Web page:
I’ve often turned to film for great illustrations of embracing failure. As it happens, this blog is the third highest Google entry for the search “
Land of the Misfit Toys”. That post always gets a bit of a spike of hits during the holidays, but this year it has rocketed with the appearance of the Verizon advert which uses the characters. Over 90% of the visits to my blog in the past month have been for this post. Misfit toys indeed!

This year’s yuletide inspiration comes from one of the all time season classics, It’s A Wonderful Life. The film is one of my favourites, second only to Miracle on 34th Street as the best Christmas movie, but it was my online soul mate Failuremag.com which featured a superb post on the film which couldn’t be more apropos this season with the continued economic woes and community businesses facing the exact same issues as George in the film…

“At its core, It’s a Wonderful Life is a parable of a good, honest man who, after years of struggling to do the right thing, questions his life and the choices he’s made. Teetering on the brink of despair, the protagonist, George Bailey, finally concludes that his life has been a failure. Surmising that it might have been better if he had never been born, he contemplates suicide, only to be rescued by an angel determined to get his wings.

“While It’s a Wonderful Life is often referred to as a sentimental movie, the issues it presents—questioning what makes a man a failure or a success—are hardly lighthearted. Perhaps that accounts for the strong reactions it evokes. As the year ends, we tend to take stock of our own lives, questioning our worth and our place in a world that often doesn’t behave as we expect. Like George Bailey, things didn’t go as expected for It’s a Wonderful Life, the movie. But its story would have a happy ending too, emerging to become synonymous with Christmas and one of the most popular films of all time.”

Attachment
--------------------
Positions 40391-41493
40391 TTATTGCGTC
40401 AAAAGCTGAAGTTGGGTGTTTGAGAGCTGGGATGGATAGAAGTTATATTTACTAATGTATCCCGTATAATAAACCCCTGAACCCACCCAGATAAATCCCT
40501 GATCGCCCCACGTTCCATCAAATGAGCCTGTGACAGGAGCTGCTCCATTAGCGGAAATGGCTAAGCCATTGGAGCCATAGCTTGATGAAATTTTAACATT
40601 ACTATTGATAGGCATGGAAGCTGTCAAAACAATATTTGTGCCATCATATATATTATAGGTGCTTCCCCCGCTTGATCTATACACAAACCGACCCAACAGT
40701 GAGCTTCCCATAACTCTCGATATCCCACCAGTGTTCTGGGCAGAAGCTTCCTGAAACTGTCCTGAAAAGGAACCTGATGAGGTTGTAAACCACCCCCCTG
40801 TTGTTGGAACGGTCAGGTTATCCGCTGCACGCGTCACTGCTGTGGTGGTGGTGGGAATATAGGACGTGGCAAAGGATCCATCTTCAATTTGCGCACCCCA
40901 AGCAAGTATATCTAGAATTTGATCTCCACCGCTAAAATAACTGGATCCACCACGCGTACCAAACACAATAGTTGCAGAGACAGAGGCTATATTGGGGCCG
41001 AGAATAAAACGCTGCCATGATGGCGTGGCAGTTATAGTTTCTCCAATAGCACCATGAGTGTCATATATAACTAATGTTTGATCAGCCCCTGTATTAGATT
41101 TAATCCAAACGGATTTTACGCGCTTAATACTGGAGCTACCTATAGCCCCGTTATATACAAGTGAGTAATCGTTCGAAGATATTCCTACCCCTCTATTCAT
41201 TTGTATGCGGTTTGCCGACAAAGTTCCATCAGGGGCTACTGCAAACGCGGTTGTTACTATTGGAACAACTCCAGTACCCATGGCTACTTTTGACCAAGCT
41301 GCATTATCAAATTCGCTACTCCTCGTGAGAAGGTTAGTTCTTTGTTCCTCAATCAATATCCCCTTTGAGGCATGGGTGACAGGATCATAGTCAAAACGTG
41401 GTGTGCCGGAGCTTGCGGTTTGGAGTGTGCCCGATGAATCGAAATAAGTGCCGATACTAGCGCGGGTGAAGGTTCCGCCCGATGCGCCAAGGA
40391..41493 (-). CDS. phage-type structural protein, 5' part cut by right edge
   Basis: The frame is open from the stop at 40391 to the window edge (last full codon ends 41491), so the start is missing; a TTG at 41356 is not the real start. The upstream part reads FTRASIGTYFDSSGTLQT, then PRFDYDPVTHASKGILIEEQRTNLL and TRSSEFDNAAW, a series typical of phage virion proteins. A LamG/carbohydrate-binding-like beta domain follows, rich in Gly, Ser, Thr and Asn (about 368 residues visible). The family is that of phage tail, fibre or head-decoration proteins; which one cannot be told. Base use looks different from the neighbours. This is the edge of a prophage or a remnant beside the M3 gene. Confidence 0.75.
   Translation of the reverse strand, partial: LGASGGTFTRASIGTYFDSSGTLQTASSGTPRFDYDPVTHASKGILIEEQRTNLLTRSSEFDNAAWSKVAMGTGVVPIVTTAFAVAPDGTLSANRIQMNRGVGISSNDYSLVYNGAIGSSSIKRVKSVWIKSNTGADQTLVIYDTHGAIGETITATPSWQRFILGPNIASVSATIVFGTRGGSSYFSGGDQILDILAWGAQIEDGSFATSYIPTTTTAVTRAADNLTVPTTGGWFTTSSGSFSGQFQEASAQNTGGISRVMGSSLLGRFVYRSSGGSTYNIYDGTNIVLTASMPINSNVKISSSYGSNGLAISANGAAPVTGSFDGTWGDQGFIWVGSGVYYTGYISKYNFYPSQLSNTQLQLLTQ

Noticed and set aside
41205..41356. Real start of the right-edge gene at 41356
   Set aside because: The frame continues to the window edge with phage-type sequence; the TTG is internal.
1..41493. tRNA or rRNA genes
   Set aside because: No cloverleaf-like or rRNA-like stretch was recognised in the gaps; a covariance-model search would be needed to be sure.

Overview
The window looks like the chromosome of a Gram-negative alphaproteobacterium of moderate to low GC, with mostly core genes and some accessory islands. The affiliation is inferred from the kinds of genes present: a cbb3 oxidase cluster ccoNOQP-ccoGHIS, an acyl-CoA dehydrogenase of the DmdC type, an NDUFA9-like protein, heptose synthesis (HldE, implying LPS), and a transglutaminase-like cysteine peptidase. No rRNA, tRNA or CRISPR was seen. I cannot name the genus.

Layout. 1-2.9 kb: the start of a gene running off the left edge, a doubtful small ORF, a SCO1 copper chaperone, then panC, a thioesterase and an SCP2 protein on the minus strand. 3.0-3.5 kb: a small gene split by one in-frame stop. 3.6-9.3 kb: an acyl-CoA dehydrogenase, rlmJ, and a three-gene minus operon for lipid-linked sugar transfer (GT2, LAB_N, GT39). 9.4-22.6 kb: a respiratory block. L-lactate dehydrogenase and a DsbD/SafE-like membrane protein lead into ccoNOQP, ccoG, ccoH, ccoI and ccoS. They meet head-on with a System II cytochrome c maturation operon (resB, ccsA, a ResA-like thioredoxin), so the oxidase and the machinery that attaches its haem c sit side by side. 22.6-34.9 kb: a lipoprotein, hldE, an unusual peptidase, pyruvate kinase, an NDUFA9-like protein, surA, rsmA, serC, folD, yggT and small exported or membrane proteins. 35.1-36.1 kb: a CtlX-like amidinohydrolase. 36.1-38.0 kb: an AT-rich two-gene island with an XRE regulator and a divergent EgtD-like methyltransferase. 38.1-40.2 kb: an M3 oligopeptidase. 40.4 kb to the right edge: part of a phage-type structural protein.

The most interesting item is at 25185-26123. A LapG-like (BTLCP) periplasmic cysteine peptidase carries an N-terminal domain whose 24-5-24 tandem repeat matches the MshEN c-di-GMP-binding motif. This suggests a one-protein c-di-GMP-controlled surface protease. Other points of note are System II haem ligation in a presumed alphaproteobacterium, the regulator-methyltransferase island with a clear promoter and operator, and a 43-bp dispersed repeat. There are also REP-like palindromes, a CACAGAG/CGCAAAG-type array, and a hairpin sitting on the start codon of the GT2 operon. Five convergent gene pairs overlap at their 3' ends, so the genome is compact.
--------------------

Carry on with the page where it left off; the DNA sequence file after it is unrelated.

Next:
“That’s the great thing—the film is about a whole life. Good things happen and bad things happen and a bank run happens and someone nearly drowns. The great thing about Wonderful Life is that it’s ambivalent. Failure is in the eye of the beholder. It depends on your expectations, your goals, and what your value system is.”

Curiously the piece goes on to describe art imitating life as the film itself struggled with failure through its creation and release.  The film is full of overtones of the ‘Death of Dreams’.  It takes an angel to show him the ‘success’ behind the veil of ‘failure’ as he celebrates in the final scene (video above), “A warrant for my arrest…isn’t it wonderful?  I’m going to jail!…Look at this wonderful drafty old house…”

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